MotoMojo: Spark Plugs—What They Say About Your Engine

May 24, 2016 View Comments by

To check for spark, you can remove a spark plug and crank the engine.Spark plugs can provide invaluable information on the mechanics of your bike. After plugs are run for a while, the tips show the overall condition of the engine, including pistons, rings, valve guides and seals, carburetion or fuel injection, ignition, and spark advance. You can also diagnose a variety of conditions, including detonation, pre-ignition, overheating, incorrect operating temperature, and incorrect heat range due to the wrong plugs.

Determining Current Plug Condition

Before removing plugs, use compressed air (wearing eye protection, of course) to blow dirt away from their base to prevent it from entering the combustion chambers where it can damage the engine. Note which cylinder each plug comes from. If the engine is in good condition, all of the plugs should exhibit equal wear and have a light tan or gray color (lean emission-controlled engines may be almost white). A plug that differs in appearance indicates a problem with a cylinder; but a uniform appearance doesn’t necessarily indicate that all is well, as all plugs can still look the same if the fuel mixture is misadjusted or the engine is worn.

Spark plugs come in different lengths, diameters, thread pitches, and “reach.” Reach is the length of the threaded portion of the shell and it’s crucial to get the correct plug for the engine. Plugs also use platinum, iridium, copper, and other materials to improve performance. Installing a new set of premium plugs can often make a noticeable improvement in overall operation.

“Heat range” indicates how hot the tip gets during operation. Check the owner’s manual for recommended plug numbers. Hotter heat ranges are needed for slow-speed use and a colder plug for high-speed use, such as racing. Generally the standard plug is fine for most street riders.

Match old plugs with new ones for length, type, and number. Check and adjust gaps if necessary, using the specification in the owner’s manual. Slip a piece of 3/8-inch ID rubber hose over the plug’s insulator to guide it into its hole, and start it by hand to prevent cross-threading. Always tighten plugs to the factory recommended torque. Damaged threads can usually be repaired with thread-repair inserts from companies such as Heli-Coil ( and TimeSert® ( Most motorcycle shops and automotive machine shops perform this service.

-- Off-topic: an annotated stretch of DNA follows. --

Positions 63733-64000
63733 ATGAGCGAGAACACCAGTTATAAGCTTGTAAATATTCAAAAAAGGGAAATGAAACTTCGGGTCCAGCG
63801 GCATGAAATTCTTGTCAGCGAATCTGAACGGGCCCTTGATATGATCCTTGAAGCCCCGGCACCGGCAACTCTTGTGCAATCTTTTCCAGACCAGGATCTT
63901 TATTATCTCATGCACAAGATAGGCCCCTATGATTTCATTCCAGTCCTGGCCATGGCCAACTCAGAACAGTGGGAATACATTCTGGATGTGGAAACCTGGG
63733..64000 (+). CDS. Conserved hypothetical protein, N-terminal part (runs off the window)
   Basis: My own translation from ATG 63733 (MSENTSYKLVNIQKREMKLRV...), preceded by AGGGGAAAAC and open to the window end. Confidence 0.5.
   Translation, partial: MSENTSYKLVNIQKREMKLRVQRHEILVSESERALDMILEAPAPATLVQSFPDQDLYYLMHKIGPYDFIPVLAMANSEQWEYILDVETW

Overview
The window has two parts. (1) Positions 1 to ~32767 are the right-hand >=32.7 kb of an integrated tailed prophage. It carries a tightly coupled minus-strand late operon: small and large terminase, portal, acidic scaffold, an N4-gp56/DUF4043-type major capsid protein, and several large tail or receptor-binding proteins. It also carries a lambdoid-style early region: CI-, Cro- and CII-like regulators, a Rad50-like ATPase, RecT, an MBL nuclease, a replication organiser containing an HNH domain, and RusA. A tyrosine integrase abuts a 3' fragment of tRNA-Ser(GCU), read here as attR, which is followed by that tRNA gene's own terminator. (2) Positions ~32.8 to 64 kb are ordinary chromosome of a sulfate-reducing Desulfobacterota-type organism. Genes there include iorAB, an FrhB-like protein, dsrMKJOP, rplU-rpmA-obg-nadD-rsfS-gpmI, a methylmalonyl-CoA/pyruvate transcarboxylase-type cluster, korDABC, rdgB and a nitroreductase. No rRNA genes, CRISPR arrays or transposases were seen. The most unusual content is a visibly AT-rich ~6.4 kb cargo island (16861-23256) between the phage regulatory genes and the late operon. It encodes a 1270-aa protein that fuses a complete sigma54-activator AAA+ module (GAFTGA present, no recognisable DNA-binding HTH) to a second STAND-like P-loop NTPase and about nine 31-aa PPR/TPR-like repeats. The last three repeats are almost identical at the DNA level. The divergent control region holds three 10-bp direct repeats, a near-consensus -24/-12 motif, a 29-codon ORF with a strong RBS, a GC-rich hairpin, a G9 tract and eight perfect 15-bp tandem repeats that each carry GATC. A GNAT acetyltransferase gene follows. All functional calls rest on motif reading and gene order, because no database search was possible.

Diagnosing Plug Condition / Cause and Effect


Misfire is caused by weak or no spark, generally from improper air-fuel mixture or low compression. Causes include worn, fouled, or damaged spark plugs, faulty plug wires, low battery voltage, or a defective coil. A worn-out plug will have rounded, worn electrodes, creating a wide gap. This results in poor engine performance, higher emissions, loss of mileage, and premature ignition component failure.

Over-rich Fuel Mixtures

An over-rich fuel mixture may be indicated by black and fluffy soot on insulators. This may be caused by a leaky injector, faulty EFI sensors, excessive fuel pressure, or an out-of-adjustment carburetor. Rich mixtures cause lower fuel economy, decreased performance, carbon deposits, and damaged catalytic converters.

A wet, fuel-soaked plug tip usually indicates an overly rich fuel mixture or ignition problems. It may be caused by excessive choke use, a carburetor needle and seat remaining open, leaking injectors, or flooding during engine starting. Typically, carbon buildup on plugs is due to extended low-speed riding, rich mixtures, and, in some cases, a plug heat range that’s too cold.


Oil-fouling can show up as an oil-covered tip or thick oily carbon deposits on the insulator. Causes can include worn or damaged cylinders, pistons, rings, and/or valve guides and seals, and occasionally a blocked crankcase vent. Cinder-like heavy ash deposits on the insulator nose can come from oil additives and can lead to power loss and engine damage. If noticed, change the oil and install new plugs.

Cracked Insulators 

Cracked insulators are often caused by mishandling (dropping) or detonation. The cause must be determined before the engine is returned to service. Detonation (pinging or spark knock) is an uncontrolled explosion of air and fuel before the spark ignites it. This is usually caused by excessively high temperatures and loads, and fuel octane that’s too low. Pre-ignition, often confused with detonation, is also an uncontrolled explosion of the fuel, but is caused by glowing spark-plug electrodes, exposed metal burrs, or carbon. Both detonation and pre-ignition can quickly destroy an engine. If the engine is pinging or knocking the load should be reduced and the cause, such as overheating or low octane, determined and corrected immediately.

Melted-center Electrode

A melted center electrode can be caused by over-advanced ignition, excess carbon in combustion chambers, lean air/fuel mixture, or low-octane gas. This is a serious condition that can result in engine damage. A bent electrode usually indicates the plug tip contacted either the valve or piston. Using the wrong plug generally causes this, although over-revving also can do it. Gap bridging is usually found in two-stroke engines, caused by oily deposits that lodge between the electrodes, causing a misfire.


Ken Freund is a former Technical Service Engineer for Champion Spark Plug Co.
Article originally published: October 15, 2014

For additional photos and information visit:


Tours, tankbag maps, tips, and more: subscribe to RoadRUNNER today!

Tags: Categories: Chronicles, Technical Tips